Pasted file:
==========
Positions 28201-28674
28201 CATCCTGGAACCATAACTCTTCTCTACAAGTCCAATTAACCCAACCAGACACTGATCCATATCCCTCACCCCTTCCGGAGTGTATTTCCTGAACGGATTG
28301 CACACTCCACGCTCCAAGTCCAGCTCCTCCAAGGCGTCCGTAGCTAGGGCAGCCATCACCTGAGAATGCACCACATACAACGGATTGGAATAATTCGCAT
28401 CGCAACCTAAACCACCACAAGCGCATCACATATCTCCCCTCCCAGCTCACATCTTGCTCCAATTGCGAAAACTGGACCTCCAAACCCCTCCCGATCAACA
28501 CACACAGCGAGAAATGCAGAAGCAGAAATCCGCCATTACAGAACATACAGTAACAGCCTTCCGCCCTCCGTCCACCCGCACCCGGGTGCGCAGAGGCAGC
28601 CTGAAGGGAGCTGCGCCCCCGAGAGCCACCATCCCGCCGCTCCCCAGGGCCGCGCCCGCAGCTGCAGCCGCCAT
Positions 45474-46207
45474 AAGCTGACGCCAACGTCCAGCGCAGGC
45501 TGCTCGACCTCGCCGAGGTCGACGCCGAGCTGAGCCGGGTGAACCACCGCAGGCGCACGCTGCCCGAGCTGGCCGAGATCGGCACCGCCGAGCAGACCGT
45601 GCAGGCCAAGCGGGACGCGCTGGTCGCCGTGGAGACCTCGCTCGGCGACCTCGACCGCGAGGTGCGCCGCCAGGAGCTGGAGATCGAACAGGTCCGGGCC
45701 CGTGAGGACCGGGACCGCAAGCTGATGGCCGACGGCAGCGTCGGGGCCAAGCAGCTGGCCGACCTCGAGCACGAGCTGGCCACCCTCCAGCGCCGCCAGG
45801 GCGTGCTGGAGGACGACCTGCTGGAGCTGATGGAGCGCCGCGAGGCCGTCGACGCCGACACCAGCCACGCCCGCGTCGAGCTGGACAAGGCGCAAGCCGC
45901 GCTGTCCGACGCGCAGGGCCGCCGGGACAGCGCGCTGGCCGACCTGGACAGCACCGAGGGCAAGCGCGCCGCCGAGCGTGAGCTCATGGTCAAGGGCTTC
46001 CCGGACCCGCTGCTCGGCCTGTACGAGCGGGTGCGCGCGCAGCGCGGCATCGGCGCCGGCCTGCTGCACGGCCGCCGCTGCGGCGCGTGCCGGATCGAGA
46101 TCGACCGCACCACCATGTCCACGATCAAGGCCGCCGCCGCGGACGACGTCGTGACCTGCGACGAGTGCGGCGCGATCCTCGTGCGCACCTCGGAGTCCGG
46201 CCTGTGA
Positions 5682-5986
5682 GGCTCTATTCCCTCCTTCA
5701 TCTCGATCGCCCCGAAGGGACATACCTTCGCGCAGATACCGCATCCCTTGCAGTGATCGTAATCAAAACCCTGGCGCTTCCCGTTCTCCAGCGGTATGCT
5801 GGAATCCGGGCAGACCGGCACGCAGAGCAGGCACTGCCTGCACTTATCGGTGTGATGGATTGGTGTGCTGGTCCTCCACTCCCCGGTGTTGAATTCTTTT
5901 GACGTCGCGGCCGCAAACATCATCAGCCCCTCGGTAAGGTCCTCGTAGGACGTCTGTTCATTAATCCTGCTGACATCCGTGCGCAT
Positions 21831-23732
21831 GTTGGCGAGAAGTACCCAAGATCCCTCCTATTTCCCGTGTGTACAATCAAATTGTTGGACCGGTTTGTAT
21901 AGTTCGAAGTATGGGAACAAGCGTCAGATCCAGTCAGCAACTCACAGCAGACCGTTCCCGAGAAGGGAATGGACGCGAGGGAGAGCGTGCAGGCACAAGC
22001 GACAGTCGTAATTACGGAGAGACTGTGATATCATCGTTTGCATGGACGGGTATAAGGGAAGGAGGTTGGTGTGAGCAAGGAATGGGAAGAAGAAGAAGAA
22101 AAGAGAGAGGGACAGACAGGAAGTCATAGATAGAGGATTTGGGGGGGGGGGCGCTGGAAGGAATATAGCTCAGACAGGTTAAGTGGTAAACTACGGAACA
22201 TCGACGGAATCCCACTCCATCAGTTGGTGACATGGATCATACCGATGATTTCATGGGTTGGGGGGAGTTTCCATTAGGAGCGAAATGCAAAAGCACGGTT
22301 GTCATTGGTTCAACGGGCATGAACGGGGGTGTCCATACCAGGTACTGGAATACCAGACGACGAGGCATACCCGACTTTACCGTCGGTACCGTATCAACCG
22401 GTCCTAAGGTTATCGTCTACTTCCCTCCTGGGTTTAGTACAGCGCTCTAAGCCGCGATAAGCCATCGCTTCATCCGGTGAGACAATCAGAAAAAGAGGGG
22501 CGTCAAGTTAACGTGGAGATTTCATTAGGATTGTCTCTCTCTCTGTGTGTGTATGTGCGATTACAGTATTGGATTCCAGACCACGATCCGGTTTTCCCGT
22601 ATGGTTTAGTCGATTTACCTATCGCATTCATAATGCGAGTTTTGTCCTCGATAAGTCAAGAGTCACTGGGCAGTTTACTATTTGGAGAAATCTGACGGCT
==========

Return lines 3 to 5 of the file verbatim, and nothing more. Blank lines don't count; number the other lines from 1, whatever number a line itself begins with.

28301 CACACTCCACGCTCCAAGTCCAGCTCCTCCAAGGCGTCCGTAGCTAGGGCAGCCATCACCTGAGAATGCACCACATACAACGGATTGGAATAATTCGCAT
28401 CGCAACCTAAACCACCACAAGCGCATCACATATCTCCCCTCCCAGCTCACATCTTGCTCCAATTGCGAAAACTGGACCTCCAAACCCCTCCCGATCAACA
28501 CACACAGCGAGAAATGCAGAAGCAGAAATCCGCCATTACAGAACATACAGTAACAGCCTTCCGCCCTCCGTCCACCCGCACCCGGGTGCGCAGAGGCAGC